She stocked the pit with kindling and dried moss. From one of her vest's many pockets, she pulled out a small plastic case, which when she removed the top I realized was a striker—a rod of artificial flint and a small steel blade. There was a sharp crack as she brought the blade down on the flint, and a moment later she was blowing on the freshly glowing embers that had appeared. After a few seconds, a small flame had sprung up, and she spend the next few minutes nursing the newborn fire, feeding it more moss so the flames spread quickly, addling kindling for a more secure base, and when she was satisfied the fire would hold, she added a few of the dried branches she had collected to the blaze.
Content with her work, she returned to the fallen log, and soon my head was back in her lap, her hand again stroking my hair and sending guilty shivers of delight down my spine. “Now. How about telling me what's got you so upset?” she asked.
I sighed, trying to gather my thoughts. And in doing so, I realized I didn't really have any thoughts to gather. I had absolutely no good reason to give her. “I... I honestly don't know...”
“You were having a breakdown, and you don't even know why?” I shook my head softly. “Come on, Hikari-chan. You'll have to do better than that. At least tell me what led up to it.”
“Okay...” I sighed again. She was probably going to be angry at me when she learned how pathetic my story truly was. And I was angry enough with myself as it was. But the feel of her fingers in my hair was doing a marvelous job of keeping me calm. “I've always kind of felt bad on New Year's Eve. I don't know why, it just always makes me feel depressed. And then all day today, things just kept getting worse. My favorite restaurant was so busy I couldn't enjoy my meal. I wanted somewhere quiet and peaceful, and the entire city is swamped. And then I tried Contact Plaza, because it's usually such a calming place, and all those people were there, and I just didn't know what to do, and I...”
“Shh...,” she cooed softly, her fingers working gently through my hair, and I was silenced instantly. “It's alright. No one will bother us out here.”
“You probably think I'm pretty pathetic right now, huh..?”
“Not at all. The crowds were driving me insane, too. That's why I'm camped out here instead of staying in town.” I rolled over so I could look up at her, and she smiled down at me. I had seen her smile many times before, but those were stage smiles, or wry grins. This smile was soft, tender, a smile I had never seen her give anyone before.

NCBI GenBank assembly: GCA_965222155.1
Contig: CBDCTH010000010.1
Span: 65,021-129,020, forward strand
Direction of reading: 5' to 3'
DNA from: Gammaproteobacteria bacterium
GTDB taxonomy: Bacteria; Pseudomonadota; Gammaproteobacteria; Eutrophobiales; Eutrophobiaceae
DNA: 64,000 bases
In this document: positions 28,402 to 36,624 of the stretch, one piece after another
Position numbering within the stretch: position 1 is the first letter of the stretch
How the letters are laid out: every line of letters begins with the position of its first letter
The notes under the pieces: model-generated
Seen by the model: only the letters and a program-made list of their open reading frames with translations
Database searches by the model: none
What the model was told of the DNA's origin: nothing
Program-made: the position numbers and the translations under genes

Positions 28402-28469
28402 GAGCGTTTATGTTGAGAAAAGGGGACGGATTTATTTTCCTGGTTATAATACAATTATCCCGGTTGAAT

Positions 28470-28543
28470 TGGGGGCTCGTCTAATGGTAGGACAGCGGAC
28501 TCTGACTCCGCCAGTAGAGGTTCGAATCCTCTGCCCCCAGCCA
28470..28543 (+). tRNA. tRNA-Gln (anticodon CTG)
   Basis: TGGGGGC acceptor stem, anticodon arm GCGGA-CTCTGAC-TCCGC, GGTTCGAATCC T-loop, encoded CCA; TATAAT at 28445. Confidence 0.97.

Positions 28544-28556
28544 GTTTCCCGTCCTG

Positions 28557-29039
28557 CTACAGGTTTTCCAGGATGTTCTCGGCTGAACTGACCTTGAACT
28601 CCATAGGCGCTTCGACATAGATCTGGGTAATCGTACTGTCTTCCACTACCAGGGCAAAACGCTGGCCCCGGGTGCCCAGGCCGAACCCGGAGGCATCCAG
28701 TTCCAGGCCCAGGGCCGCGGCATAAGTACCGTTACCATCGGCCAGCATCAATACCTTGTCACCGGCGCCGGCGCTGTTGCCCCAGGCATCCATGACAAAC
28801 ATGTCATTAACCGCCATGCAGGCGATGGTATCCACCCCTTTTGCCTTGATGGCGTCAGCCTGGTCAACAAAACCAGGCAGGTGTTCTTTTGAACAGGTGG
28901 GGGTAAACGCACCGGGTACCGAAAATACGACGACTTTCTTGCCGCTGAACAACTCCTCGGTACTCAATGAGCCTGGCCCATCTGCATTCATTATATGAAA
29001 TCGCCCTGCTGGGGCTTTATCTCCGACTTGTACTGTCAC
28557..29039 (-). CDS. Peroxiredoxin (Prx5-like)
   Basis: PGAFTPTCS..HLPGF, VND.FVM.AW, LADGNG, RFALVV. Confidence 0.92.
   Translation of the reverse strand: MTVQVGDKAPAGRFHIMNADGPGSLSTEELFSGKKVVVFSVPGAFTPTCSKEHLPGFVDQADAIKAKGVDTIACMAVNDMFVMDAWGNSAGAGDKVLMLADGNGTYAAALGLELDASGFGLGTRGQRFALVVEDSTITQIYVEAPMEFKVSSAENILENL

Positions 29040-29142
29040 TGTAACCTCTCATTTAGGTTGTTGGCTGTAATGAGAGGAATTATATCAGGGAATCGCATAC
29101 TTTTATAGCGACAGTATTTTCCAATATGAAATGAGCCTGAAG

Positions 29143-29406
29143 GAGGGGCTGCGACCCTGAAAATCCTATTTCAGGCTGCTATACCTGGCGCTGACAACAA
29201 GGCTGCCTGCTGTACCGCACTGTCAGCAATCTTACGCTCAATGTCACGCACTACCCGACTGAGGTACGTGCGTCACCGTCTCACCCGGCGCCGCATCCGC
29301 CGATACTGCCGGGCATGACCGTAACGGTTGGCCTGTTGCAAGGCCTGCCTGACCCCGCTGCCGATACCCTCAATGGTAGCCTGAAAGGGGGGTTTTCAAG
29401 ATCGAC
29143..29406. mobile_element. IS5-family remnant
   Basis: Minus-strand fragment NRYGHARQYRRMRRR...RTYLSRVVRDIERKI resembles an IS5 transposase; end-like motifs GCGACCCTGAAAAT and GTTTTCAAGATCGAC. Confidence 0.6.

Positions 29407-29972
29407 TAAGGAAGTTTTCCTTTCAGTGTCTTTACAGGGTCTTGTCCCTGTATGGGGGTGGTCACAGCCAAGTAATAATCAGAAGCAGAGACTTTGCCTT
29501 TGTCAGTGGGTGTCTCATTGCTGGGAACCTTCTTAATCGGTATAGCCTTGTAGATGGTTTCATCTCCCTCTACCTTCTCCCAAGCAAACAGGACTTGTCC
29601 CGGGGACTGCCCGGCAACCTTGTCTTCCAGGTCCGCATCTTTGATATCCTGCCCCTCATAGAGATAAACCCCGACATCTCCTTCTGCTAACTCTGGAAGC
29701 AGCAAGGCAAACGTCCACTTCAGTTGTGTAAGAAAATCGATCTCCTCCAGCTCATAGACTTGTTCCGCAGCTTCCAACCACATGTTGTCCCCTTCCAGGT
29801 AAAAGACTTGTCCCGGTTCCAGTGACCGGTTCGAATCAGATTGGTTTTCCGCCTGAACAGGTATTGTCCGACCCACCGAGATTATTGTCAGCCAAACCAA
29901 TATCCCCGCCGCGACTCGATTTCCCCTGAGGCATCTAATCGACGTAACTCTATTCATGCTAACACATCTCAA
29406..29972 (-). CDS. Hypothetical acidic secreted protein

I had to fight so very hard not to sit up and kiss her right then. I had considered the action many times in the past, but had never had the nerve, had never wanted to risk losing Nozomi as my friend. With that smile on her lips, the idea had never been more alluring, more powerful, than it was in that instant. I could feel my muscles tensing with the intent to move, my lips subconsciously working in desire to taste hers. But I wouldn't let myself act. Nozomi was too important to me, and she had never expressed a romantic interest in me. For all I knew, despite her boyish appearance and mannerisms, she was straight. Her romantic life had never come up in any of our conversations.
I turned back to the now blazing fire, before her smile caused me to do something I'd regret. “I thought you liked the crowds...” I said off-handedly, trying to distract myself from the heat I felt that had nothing to do with the nearby flames.
I felt the motion as she shrugged her shoulders. “I deal with them for Contests. I'm so focused on the Pokemon and the moves that I don't let the crowds affect me. But otherwise, I prefer to be somewhere quiet and out of the way. I don't like all the noise and hustle of crowded cities.”
“Huh... I never knew you felt like that. I guess even after five years, I still learn something new about you every time we meet.”
And so, over the next several hours, we talked. It was rare when we had opportunity to just talk, and never before for so long a time. When we met, it was usually at Contests, and when they were over we had to begin making headway for the next one. In the off season, I spent my time at home, with my mom. The times we ran into each other while traveling were rare, and we usually had to go our separate ways before too long.
Nozomi took such wonderful care of me during that time. She fed me when I grew hungry, kept the fire warmer than she would have needed to compensate for my skirt and sleeveless top, and never once complained about my clingy behavior.